• Hype Backlash: Due to the immense hype the film attracted, plus the very positive word of mouth on social media sites like Twitter, some felt the film did not live up to its high expectations and that of the pedigree Nolan has.
  • Inferred Holocaust: You don't think they actually were able to build enough of their starship-things for the entire human race, do you?
  • Memetic Mutation: "MURPH!" is very similar to Lost's "WAAAALLLTT!"
  • Moral Event Horizon: Dr. Mann crosses it when he attempts to kill Cooper and when he outright kills Romily with a bomb.
  • Narm:
    • A lot of Dr. Mann's Villainous Breakdown, especially his monologue getting cut short by exploding.
    • In the Tesseract with Cooper screaming "Mauurffff" at his daughter was pretty Narmy.
    • Brand's "We're not gonna make it!", coupled with her facial expression, makes for a milder example of this.
  • Signature Scene: Many nerds have taken to recreating the scene where Cooper docks the Lander to the rapidly spinning, damaged Endurance, complete with epic music in programs like Garry's Mod and Kerbal Space Program. Especially Kerbal Space Program.
  • Spiritual Licensee: Of the works of Arthur C. Clarke in general and 2001: A Space Odyssey in particular. Monolith-shaped robots, various shots of rotating spaceships and space stations docking, and the main character being put through a visual mind screw along with fertilized eggs being sent to start a new colony away from a dying earth and the enormous cylindrical space station.
  • Unfortunate Implications: Some people have taken offense to the portrayal of Dr. Amelia Brand, the female member of the Endurance's crew, who is revealed to be in love with one of the scientists who went through the wormhole, making it her primary motivation (in other words, she's led across the universe only so she can find a man). Discussed in Chris Stuckmann's video.
  • Unintentionally Sympathetic: Tom Cooper. He gets considerably less attention from Cooper than Murph does, giving the appearance of Parental Favoritism. Doesn't help that in the finale When Cooper returns to Earth, there is no mention at all of Tom, and after saying his final goodbyes to Murph, Cooper heads straight back to space.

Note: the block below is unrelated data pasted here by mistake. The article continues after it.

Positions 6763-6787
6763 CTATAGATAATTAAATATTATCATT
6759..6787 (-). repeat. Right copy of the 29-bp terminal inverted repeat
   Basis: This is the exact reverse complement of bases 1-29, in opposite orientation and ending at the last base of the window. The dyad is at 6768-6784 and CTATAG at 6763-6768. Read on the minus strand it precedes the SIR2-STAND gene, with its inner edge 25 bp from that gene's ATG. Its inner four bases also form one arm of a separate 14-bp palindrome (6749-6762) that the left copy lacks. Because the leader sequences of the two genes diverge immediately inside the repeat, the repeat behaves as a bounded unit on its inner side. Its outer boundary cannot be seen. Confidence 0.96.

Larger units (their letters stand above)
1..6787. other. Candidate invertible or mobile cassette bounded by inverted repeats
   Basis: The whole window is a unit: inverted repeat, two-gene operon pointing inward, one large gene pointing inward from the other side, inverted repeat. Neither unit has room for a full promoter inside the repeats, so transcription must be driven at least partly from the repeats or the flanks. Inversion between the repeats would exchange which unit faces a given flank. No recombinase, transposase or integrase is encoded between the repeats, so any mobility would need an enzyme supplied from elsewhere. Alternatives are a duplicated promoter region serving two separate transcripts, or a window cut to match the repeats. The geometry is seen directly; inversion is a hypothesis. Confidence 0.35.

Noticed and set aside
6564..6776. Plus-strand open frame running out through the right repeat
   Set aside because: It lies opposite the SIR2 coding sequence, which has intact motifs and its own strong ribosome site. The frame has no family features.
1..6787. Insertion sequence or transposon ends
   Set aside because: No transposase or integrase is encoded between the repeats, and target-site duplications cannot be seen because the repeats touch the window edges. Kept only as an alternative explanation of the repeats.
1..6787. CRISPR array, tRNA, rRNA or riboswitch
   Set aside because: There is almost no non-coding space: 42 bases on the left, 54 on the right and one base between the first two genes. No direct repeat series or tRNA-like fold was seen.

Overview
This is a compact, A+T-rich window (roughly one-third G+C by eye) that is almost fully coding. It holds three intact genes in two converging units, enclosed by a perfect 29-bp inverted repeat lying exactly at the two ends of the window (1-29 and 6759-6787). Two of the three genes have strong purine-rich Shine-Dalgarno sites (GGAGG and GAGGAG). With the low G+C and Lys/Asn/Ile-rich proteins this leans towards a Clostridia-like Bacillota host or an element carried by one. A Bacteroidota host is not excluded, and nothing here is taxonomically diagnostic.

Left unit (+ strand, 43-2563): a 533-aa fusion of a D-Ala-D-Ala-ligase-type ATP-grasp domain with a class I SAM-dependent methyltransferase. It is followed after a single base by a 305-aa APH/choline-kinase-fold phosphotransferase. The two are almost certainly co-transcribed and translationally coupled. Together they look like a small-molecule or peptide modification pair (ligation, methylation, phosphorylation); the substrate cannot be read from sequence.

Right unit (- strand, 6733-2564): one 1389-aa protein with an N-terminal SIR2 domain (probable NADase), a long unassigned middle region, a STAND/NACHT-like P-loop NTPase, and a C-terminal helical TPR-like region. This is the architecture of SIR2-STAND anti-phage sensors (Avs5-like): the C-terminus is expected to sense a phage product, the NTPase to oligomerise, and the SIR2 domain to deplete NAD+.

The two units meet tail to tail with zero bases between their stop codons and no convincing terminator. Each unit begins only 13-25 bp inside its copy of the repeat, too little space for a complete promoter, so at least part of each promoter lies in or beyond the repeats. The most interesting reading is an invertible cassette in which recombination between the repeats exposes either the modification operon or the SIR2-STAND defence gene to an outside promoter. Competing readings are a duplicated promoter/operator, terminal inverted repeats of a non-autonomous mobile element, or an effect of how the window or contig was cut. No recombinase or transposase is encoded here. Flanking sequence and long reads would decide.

• The Untwist: The "ghost" that leads Cooper to NASA is such an odd and incongruous plot element that everyone is likely put on guard that some twist with it is coming, leading them to peg it instantly once the subject of black holes comes up.
  • Visual Effects of Awesome:
    • TARS and CASE, themselves. To think that their movements were completely practical.
    • Approaching the wormhole and the journey through it are seen by many fans as the most breathtaking scenes in the film.
    • The view of the singularity with the suns being pulled into the black hole is incredible.
    • Miller and Mann's planets look pretty spectacular, with the former's immense tidal wave and the latter's creepily desolate regions.
    • The spacecraft in the film look very good, and very much like real spaceships, mostly because they are very large scale 3D-printed miniatures rather than CGI.
    • As the Half in the Bag review points out, many of the shots of the ships are from positions mounted on the ships themselves - as in real life mission film - rather than the "Star Trek" angle from next to the ship, thus giving an authentic feeling to the shots.
    • Going inside Gargantua and the Tesseract that Cooper and TARS wind up in. Probably some of the trippiest eye candy Nolan will ever make.
    • Gargantua is stunning. It being an entirely accurate representation of a black hole (to the point of actually showing an effect that physicists didn't know about before simply because they hadn't put the black hole equations into a computer program as high-quality as the one the movie used) seals it.
  • What an Idiot:
    • Amelia tries to convince the crew to go to Edmund's planet and presents them with the dilemma that Edmund's planet looks the most suitable for life but went silent, while Mann is the better scientist and is actively transmitting. When told to come clean about her romantic feelings for Edmund, she thinks that she can maintain her credibility by going on a poetic rant describing love as a force of nature, like destiny. Being surrounded by scientists, she's calmly removed from the discussion because of this. Of course, the movie also shows that she is correct about love being a connecting force of some kind. Edmund's planet is the only possible colony in the system, and Cooper's love for his daughter is what allows him to transmit the information that ultimately saves humanity. Maybe Dumbass Has a Point.
    • While the crew is on Miller's planet, Amelia insists on trying to retrieve the data log, despite Cooper warning her that the next wave was coming - which she could plainly see. Making her indirectly responsible for Doyle's death, since he sent CASE to save her and had to manually override the controls to the shuttle doors, mere seconds before being swept away.